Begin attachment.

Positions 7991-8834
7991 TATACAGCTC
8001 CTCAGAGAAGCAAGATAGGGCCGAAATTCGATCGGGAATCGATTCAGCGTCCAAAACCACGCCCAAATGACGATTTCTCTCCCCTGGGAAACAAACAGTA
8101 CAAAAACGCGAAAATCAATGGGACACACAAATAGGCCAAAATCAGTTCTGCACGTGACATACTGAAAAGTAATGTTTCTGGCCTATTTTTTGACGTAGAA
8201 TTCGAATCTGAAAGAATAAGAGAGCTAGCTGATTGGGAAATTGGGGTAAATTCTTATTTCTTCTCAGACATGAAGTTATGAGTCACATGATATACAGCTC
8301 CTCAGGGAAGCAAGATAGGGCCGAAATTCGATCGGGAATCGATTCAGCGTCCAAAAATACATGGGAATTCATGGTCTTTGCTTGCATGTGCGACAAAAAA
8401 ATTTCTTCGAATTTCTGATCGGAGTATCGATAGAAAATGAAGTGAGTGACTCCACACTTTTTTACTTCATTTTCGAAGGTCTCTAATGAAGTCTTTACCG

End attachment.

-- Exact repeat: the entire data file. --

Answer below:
Positions 7991-8834
7991 TATACAGCTC
8001 CTCAGAGAAGCAAGATAGGGCCGAAATTCGATCGGGAATCGATTCAGCGTCCAAAACCACGCCCAAATGACGATTTCTCTCCCCTGGGAAACAAACAGTA
8101 CAAAAACGCGAAAATCAATGGGACACACAAATAGGCCAAAATCAGTTCTGCACGTGACATACTGAAAAGTAATGTTTCTGGCCTATTTTTTGACGTAGAA
8201 TTCGAATCTGAAAGAATAAGAGAGCTAGCTGATTGGGAAATTGGGGTAAATTCTTATTTCTTCTCAGACATGAAGTTATGAGTCACATGATATACAGCTC
8301 CTCAGGGAAGCAAGATAGGGCCGAAATTCGATCGGGAATCGATTCAGCGTCCAAAAATACATGGGAATTCATGGTCTTTGCTTGCATGTGCGACAAAAAA
8401 ATTTCTTCGAATTTCTGATCGGAGTATCGATAGAAAATGAAGTGAGTGACTCCACACTTTTTTACTTCATTTTCGAAGGTCTCTAATGAAGTCTTTACCG